On 18 April 2012 06:22, Andreas Kolbe <jayen466(a)gmail.com> wrote:
On Mon, Apr 16, 2012 at 5:18 AM, David Goodman
The problem is not the ratio between editors and biographies, but the ratio
of editors editing within policy vs editors who come only to write a
hatchet job or an infomercial. This is something that can be addressed by
Let all those who only edit an article to defame or advertise, to write
hatchet jobs or infomercials, make their suggestions.
And let an editor who understands what a coatrack is, and who is committed
to core policy, decide what the public should see when they navigate to the
The right to edit BLPs, and approve pending changes, should be a
distinction that people are proud of, just like they are proud of rollback
or adminship. And like rollback, it should be a privilege they will lose if
they abuse it.
The really hard calls on how much negative material to include in a BLP
should be made by teams with a diverse composition. A whole new culture
needs to be built around BLP editing.
Andreas, I generally agree with you on matters relating to BLPs. I don't,
however, understand why you think Pending Changes will have any effect
whatsoever on improving BLP articles. Bluntly put, the policy that is
currently being discussed on the current RFC does *not* authorize
reviewers to shape the article (in fact, it doesn't really give any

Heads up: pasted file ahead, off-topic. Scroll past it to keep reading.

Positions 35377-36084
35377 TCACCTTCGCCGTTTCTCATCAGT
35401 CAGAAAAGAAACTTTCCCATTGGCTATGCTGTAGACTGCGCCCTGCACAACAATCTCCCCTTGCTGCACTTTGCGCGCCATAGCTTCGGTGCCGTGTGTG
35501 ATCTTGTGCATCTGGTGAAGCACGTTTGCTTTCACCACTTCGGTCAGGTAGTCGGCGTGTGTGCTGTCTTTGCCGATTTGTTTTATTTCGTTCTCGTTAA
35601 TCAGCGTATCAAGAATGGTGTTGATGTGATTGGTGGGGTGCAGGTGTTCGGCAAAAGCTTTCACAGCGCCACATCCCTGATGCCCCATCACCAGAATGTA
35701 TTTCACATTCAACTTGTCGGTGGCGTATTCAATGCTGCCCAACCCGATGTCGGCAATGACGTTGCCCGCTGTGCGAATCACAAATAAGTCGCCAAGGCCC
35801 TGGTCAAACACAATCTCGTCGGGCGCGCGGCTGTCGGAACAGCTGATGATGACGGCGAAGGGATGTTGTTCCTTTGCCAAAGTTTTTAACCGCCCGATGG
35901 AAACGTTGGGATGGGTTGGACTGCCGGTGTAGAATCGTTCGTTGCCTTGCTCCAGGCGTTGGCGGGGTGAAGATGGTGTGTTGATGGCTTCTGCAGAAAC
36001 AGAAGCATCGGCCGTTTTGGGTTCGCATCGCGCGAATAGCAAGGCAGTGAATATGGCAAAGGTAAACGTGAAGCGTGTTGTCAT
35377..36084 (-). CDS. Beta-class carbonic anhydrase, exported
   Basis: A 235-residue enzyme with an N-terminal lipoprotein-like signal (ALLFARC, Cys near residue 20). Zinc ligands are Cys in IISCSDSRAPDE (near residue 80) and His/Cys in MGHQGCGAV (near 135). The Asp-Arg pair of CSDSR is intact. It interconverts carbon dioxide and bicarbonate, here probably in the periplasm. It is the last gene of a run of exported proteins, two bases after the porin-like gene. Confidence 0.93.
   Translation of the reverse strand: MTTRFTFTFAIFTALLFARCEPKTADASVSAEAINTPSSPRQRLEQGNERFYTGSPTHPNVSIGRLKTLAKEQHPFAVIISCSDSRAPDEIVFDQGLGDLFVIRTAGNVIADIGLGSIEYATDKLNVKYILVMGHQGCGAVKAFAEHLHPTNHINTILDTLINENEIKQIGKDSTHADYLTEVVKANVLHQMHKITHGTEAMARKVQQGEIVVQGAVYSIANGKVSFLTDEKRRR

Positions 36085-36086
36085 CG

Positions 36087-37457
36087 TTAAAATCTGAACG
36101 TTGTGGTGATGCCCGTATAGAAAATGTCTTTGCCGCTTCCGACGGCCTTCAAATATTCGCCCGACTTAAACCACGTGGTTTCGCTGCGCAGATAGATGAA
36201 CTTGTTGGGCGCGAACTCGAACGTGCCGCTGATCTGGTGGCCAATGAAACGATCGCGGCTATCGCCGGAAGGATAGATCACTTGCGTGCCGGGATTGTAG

instructions to reviewers), and it permits any administrator to grant or
withdraw reviewer status on a whim; there's no requirement or expectation
that the status is granted or withdrawn in relation to actual editing.
During the trial, we had a rather significant number of experienced editors
refuse to accept reviewer status because they do not want to have any
permissions that can be withdrawn by one single administrator.
Please go back and read the proposed Pending Changes policy in the RFC, and
tell me that you really and truly believe that it will have the effect you
desire. It is essentially the same policy that was in effect during the
trial, and there was never a determination of whether it meant "reject only
vandalism" or "reject anything unsourced" or "reject anything you do
personally think will improve the article." There are problems with all of
these interpretations of the policy, just as there were considerable
problems with them during the trial. It just seems that nobody cares to
actually mine the data from the trial itself to figure out whether or not
Pending Changes does what some people want it to do. Of course, it's quite
possible that the proposed policy is so vague specifically so that people
can read into it what they want, and use it in ways that aren't supported
by the majority of the community.